Location: Ponoka, Alberta
Courses architect: Rod Whitman
Opened: 1984 (Old Course) | 2009 (Links Course)
Par: 70 | 71
From the tips: 6,624 yards (Old Course) | 7,155 yards (Links Course)
Ratings: 72.0 (Old Course) | 73.6 (Links Course)
Slopes: 135 (Old Course) | 125 (Links Course)
Saturday morning green fee: $$ ($75-$99 Cdn)
Caddie service: No
Walker friendly: Yes
Starter: Wolf Creek has two 18-hole links-style courses built on a sand belt. The Old Course (1984) was the first design by Rod Whitman, now famous world-wide for Cabot Links in Nova Scotia. The Old Course and his Links Course (2009), have hosted numerous professional tournaments, including 13 years as a PGA Tour Canada venue. Although other courses have copied Wolf Creek, this was the first course to use cattle skulls for 150-yard markers.
Play because ... : Although Wolf Creek is in the middle of Alberta, when the prairie wind blows, there is an unmistakable hint of the British links. In contrast, the handcrafted log clubhouse is unmistakably Canadian, as is the down-home hospitality.
Takeaway: These days, there is lots of great golf in Alberta, but Wolf Creek remains among the best. Even though there now is a real estate component, the pure golf experience remains the same as when the first course opened more than 30 years ago.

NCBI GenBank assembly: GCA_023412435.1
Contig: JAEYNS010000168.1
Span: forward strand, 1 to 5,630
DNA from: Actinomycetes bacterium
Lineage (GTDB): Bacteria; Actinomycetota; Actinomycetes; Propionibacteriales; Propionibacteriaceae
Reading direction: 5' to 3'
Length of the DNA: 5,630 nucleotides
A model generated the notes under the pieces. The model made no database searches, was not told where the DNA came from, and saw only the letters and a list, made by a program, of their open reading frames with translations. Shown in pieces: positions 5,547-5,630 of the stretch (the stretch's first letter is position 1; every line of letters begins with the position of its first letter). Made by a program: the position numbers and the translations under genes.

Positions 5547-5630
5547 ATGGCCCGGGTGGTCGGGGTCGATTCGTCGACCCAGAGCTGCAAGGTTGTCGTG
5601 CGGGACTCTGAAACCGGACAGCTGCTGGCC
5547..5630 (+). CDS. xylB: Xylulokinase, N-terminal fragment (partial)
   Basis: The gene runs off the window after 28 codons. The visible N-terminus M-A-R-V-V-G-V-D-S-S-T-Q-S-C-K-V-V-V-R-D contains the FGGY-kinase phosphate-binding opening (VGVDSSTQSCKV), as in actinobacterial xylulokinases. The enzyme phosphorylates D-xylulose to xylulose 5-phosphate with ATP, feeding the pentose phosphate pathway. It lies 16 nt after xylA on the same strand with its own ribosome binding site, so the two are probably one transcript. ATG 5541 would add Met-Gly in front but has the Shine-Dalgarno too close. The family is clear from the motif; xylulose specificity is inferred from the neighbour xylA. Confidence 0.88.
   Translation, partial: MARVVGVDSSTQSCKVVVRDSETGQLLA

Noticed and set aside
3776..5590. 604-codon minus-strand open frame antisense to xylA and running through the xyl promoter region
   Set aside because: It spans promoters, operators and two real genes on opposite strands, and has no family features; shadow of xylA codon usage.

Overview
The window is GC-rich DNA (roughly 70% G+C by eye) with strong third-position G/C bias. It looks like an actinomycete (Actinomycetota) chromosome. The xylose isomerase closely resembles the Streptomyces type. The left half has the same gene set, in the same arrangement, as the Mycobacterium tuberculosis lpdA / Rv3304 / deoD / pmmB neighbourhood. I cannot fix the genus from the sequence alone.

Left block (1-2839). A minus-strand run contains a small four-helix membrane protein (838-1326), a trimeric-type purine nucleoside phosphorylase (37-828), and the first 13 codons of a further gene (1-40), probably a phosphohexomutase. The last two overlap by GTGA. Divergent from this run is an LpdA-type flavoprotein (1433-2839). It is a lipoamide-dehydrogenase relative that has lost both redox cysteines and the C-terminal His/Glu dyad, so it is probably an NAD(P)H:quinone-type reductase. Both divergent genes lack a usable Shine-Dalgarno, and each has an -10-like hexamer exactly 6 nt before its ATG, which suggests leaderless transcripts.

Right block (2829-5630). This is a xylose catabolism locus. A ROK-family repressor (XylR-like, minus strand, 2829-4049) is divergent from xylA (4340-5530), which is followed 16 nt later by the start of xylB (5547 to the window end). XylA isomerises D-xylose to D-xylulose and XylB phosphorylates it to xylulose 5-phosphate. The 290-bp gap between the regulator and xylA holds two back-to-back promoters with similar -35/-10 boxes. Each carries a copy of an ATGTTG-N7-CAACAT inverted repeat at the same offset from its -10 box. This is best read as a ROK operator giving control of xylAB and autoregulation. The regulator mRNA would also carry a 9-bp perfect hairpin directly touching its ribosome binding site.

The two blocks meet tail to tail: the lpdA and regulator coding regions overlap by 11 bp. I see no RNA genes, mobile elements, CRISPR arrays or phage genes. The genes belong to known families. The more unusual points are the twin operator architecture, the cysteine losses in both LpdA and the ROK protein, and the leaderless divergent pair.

RATINGS [1 to 10 scale, 10 being the highest]
Food | Beverage: 8
Pro Shop: 7
Course Difficulty: 8
Pace of Play: 9
Best Par 3: No. 3, Old Course (178 yards). This hole can be played two ways — either fly a mid-iron into the right side of the green (everything moves right to left) or hit a short iron into the hill on the right and trust the ball to roll onto the green.
Best Par 4: No. 9, Old Course (443 yards). The key is to position the drive correctly before facing a second shot that must carry a creek in front of the green, which is protected by tall spruce trees on both sides.
Best Par 5: No. 11, Old Course (506 yards). A classic risk / reward hole. Not long from the back tees, but demanding. An Ideal tee shot to the upper deck of the tiered fairway leaves a long iron into a green bordered by a creek and bunkers.